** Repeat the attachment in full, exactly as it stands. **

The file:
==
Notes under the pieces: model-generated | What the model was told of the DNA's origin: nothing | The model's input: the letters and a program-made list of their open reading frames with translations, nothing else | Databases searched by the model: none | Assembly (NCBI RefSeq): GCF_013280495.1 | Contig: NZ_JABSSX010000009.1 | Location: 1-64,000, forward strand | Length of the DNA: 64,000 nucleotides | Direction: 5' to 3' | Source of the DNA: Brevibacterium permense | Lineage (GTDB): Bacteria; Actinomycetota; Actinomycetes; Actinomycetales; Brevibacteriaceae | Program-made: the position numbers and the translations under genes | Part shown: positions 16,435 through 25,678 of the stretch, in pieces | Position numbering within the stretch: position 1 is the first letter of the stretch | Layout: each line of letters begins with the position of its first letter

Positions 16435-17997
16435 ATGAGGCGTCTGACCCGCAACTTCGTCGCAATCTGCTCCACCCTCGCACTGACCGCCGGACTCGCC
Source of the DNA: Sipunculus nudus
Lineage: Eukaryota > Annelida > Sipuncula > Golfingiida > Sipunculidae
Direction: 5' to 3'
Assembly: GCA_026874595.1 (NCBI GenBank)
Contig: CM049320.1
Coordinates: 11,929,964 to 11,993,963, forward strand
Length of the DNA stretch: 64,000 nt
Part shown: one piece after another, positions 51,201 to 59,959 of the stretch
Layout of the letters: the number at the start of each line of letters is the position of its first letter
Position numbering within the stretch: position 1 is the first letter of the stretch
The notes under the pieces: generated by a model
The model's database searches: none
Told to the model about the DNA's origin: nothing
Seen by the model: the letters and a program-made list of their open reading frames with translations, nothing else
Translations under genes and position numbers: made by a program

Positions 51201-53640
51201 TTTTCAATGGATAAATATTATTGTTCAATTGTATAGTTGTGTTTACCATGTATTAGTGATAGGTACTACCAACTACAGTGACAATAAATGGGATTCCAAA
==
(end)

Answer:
Notes under the pieces: model-generated | What the model was told of the DNA's origin: nothing | The model's input: the letters and a program-made list of their open reading frames with translations, nothing else | Databases searched by the model: none | Assembly (NCBI RefSeq): GCF_013280495.1 | Contig: NZ_JABSSX010000009.1 | Location: 1-64,000, forward strand | Length of the DNA: 64,000 nucleotides | Direction: 5' to 3' | Source of the DNA: Brevibacterium permense | Lineage (GTDB): Bacteria; Actinomycetota; Actinomycetes; Actinomycetales; Brevibacteriaceae | Program-made: the position numbers and the translations under genes | Part shown: positions 16,435 through 25,678 of the stretch, in pieces | Position numbering within the stretch: position 1 is the first letter of the stretch | Layout: each line of letters begins with the position of its first letter

Positions 16435-17997
16435 ATGAGGCGTCTGACCCGCAACTTCGTCGCAATCTGCTCCACCCTCGCACTGACCGCCGGACTCGCC
Source of the DNA: Sipunculus nudus
Lineage: Eukaryota > Annelida > Sipuncula > Golfingiida > Sipunculidae
Direction: 5' to 3'
Assembly: GCA_026874595.1 (NCBI GenBank)
Contig: CM049320.1
Coordinates: 11,929,964 to 11,993,963, forward strand
Length of the DNA stretch: 64,000 nt
Part shown: one piece after another, positions 51,201 to 59,959 of the stretch
Layout of the letters: the number at the start of each line of letters is the position of its first letter
Position numbering within the stretch: position 1 is the first letter of the stretch
The notes under the pieces: generated by a model
The model's database searches: none
Told to the model about the DNA's origin: nothing
Seen by the model: the letters and a program-made list of their open reading frames with translations, nothing else
Translations under genes and position numbers: made by a program

Positions 51201-53640
51201 TTTTCAATGGATAAATATTATTGTTCAATTGTATAGTTGTGTTTACCATGTATTAGTGATAGGTACTACCAACTACAGTGACAATAAATGGGATTCCAAA